April 18, 2013 10 Comments
By IAN ALLEN | intelNews.org |
►►Despite WMD fears, terrorists still focused on conventional attacks. The United States has spent billions of dollars to prevent terrorists from obtaining a weapon of mass destruction even as the bombings in Boston further show that a nuclear weapon or lethal bioagent is not necessary for causing significant harm. However, experts warn that, even though there is a considerably lower probability of a WMD attack versus a conventional strike, the much higher consequences necessitate continued US investment in prevention and preparation.
►►Why isn’t terrorism in the US a whole lot more frequent? While the horrific bombing at the Boston Marathon has brought concerns about terrorism back to the forefront of national attention, it is worth remembering that terrorism inside the United States is exceedingly rare. Over the past 40 years, just over 3 people on average have been killed by acts of terrorism per year (remove 9/11, and the average is 1.4 deaths per year). After 9/11 or an event like the Boston attack, we often think “it would be so easy to [fill in the blank] and cause massive damage.” And it’s true. Then why doesn’t it happen more often?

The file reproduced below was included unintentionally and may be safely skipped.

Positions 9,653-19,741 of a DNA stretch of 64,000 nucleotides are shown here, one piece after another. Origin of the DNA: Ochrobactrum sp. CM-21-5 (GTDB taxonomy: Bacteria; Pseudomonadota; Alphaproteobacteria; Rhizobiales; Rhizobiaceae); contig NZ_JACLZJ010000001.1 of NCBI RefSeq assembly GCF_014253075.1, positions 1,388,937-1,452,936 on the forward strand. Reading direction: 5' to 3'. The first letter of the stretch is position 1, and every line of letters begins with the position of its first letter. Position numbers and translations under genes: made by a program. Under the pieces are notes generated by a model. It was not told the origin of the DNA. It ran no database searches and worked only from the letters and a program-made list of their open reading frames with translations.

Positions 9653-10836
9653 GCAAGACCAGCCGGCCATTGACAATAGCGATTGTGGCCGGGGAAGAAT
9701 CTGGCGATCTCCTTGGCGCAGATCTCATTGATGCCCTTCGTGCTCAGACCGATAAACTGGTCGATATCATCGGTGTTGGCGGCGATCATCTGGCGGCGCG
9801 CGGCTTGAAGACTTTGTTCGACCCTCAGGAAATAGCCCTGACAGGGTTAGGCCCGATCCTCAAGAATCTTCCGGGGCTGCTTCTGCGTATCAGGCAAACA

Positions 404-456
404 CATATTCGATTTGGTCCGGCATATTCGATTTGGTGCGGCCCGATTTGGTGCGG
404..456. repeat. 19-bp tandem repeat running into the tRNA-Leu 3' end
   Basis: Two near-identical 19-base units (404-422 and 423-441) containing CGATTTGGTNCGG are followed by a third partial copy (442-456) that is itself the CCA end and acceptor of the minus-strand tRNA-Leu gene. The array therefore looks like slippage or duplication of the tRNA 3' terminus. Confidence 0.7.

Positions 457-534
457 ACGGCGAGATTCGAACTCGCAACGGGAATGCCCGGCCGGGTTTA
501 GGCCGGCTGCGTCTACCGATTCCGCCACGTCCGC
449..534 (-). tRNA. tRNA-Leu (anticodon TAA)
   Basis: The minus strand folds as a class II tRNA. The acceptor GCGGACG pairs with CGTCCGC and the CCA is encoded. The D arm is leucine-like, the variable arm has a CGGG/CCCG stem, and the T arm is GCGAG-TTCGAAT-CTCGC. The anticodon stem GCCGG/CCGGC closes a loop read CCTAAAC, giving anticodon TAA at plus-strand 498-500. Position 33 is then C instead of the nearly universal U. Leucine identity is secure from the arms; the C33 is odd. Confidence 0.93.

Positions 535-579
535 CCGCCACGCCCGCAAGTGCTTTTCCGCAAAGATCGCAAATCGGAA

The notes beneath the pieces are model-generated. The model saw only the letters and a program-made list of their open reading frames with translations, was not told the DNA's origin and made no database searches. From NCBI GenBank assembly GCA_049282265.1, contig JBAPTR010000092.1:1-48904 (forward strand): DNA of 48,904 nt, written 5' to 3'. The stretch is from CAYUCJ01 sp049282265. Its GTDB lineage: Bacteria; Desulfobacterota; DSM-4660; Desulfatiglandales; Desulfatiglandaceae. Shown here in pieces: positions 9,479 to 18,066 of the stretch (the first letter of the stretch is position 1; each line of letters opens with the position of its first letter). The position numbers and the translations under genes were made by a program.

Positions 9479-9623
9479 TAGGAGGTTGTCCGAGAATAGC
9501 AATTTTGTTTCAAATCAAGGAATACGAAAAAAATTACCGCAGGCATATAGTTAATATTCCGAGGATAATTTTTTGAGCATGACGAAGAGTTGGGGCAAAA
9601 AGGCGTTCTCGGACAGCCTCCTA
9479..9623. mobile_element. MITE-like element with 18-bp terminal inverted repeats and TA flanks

►►Boston bomb investigators can’t decide: foreign or domestic? Even the most experienced investigators are still trying to decide whether the Boston marathon bombs were carried out at the hands of domestic or foreign attackers. The inability to settle that question is proving frustrating to investigators. Former FBI assistant director Tom Fuentes told CNN: “I’ve run bomb scenes in Iraq and also in the US”, adding that the attack in Boston “has the hallmarks of both domestic and international, and you can see either side of that”.
►►Smoke color is key clue to analyzing Boston Marathon bombs. As a team of investigators led by the FBI begins deciphering the bombs that killed three people and wounded 150 more in Boston this week, a key clue is already in plain sight on countless videos taken during the blasts: the color of the smoke. Analyzing the color of the smoke can provide information about the explosive that powered the bombs, which in turn provides clues about its sophistication —and, possibly, that of the people who made it.